Sometime in 1998 Valdron Inc started discussing publishing a Multiverser comic book series, and since I was the in-house writer it fell to me to create the stories.  I began these, working as if they were comic books, writing individual panels.  I actually did not know that many authors who wrote books also wrote comic books and “illustrated novels”, but it was a short-lived endeavor–I wrote three issues, two episodes for each, and then the in-house artists said that there was no way that a comic could be produced on the kind of budget we had, and everything went onto that proverbial back burner, where it simmered.  However, this one started to boil over, and after consulting with Valdron’s people I rewrote those episodes and created Multiverser‘s first novel–my first novel–Verse Three, Chapter One.  Valdron put it into print, and we sold a few hardcover copies; I have no idea of the number.  However, at this point I thought of myself as an author:  I had a novel in print.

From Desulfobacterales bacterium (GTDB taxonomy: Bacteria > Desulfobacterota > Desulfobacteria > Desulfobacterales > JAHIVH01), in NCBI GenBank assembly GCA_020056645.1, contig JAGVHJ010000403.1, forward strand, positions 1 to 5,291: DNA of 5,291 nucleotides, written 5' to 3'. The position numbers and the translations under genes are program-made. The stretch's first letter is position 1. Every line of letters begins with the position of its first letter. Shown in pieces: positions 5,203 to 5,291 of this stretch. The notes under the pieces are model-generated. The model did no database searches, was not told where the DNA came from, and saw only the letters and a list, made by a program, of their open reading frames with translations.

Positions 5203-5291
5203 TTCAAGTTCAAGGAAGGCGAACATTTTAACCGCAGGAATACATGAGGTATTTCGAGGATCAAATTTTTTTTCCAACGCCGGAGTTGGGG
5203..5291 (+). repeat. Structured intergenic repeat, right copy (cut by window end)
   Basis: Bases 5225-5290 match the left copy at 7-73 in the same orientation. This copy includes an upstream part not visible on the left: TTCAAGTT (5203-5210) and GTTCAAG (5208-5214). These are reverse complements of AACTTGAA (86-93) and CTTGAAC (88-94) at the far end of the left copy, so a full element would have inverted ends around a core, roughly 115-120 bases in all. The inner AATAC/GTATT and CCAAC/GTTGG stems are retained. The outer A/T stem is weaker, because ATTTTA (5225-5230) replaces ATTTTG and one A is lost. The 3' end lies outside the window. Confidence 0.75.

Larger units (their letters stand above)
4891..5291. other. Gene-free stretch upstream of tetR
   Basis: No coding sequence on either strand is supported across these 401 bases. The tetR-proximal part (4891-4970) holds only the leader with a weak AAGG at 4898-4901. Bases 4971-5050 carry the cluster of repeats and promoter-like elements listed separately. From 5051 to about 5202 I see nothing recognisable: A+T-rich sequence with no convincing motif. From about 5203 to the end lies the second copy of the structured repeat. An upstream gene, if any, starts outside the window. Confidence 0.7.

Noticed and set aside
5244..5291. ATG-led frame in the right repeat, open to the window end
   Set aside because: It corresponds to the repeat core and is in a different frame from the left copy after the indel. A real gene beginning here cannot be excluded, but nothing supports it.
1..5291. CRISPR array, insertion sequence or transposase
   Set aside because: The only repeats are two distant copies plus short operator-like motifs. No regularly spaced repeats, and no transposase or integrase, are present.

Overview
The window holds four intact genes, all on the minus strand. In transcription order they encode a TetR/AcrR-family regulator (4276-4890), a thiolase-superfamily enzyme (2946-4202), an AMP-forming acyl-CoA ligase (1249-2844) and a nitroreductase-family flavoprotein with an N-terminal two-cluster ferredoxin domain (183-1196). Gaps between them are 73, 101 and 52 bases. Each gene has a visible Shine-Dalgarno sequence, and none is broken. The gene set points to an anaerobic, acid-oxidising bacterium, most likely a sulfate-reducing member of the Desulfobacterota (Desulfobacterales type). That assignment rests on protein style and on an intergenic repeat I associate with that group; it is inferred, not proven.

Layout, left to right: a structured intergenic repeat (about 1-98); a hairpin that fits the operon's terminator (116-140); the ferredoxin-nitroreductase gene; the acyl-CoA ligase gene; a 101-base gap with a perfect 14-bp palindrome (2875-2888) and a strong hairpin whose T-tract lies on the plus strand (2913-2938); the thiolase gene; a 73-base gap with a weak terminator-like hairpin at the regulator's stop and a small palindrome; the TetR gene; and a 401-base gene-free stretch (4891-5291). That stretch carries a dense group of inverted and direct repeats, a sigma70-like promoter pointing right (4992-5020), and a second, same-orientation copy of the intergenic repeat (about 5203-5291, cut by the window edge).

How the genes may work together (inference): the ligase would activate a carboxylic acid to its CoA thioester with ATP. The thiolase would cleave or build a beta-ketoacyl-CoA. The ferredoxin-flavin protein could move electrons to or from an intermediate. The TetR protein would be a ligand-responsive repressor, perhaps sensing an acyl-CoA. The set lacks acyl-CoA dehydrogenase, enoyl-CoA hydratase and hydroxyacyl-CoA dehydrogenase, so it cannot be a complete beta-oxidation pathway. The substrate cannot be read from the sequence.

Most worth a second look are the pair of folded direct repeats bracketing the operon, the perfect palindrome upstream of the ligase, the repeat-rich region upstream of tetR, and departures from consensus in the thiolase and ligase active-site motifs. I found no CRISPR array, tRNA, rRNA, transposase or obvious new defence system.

When I was in high school I worked stage crew (yeah, you probably guessed that, right?), as a sophomore for the junior class play.  At one point one of the characters questions another about a book he’d written.  It wasn’t a big deal, the author says; it only sold three hundred copies.  I’d like to read it, the questioner continued; where can I get it?  From me, the author responded; I have three hundred copies.  In the trade there has long been what is disdainfully called “vanity press”, the ability to write your own book and have it printed for a few thousand dollars, receiving a few hundred copies which you then can sell entirely on your own.  In the digital age that has become more complicated.  It is now possible to go through companies like and print your book at very little cost, get an international standard book number (ISBN), and have it listed through Amazon and other retailers.  That is not how those first four books went to press, but some might think they were “vanity press” anyway.  Having been through law school, I undertook the necessary steps to create a corporation, sold stock, got the stockholders to elect a board of directors who in turn appointed corporate officers, and spearheaded the effort to publish and promote the Multiverser game system and supplements.  I would say that none of us had a clue what we should do, but that’s not quite true–we all had a few clues, and we proceeded to stumble through the effort.  It would be wrong to say that the company was entirely comprised of my friends and family.  Many of the stockholders were family or friends, and most of the rest were friends of family or friends of friends, and of course it being a small company I ultimately met all of them, chatting with them at stockholder picnics and such.  My next few books were closer to the “vanity press” sort.  I wrote What Does God Expect?  A Gospel-based Approach to Christian Conduct, and when Valdron decided they did not want to be more closely associated with Christian book publishing I asked people for ideas on getting it in print, and thus was introduced to  That was also the venue I used to release About the Fruit, and I have not quite completed the process of releasing a book entitled Do You Trust Me? due to a failure on my part to stick to the process.  Valdron released a book version of what might be called the first season of the Game Ideas Unlimited series from Gaming Outpost; at the same time I did the same for the series entitled Faith and Gaming that had been published at the Christian Gamers Guild web site.  Some time after that Blackwyrm Publishing approached me about permitting them to publish an expanded edition of Faith and Gaming, and thus one of my books is in print through a publishing house in which I hold no interest otherwise.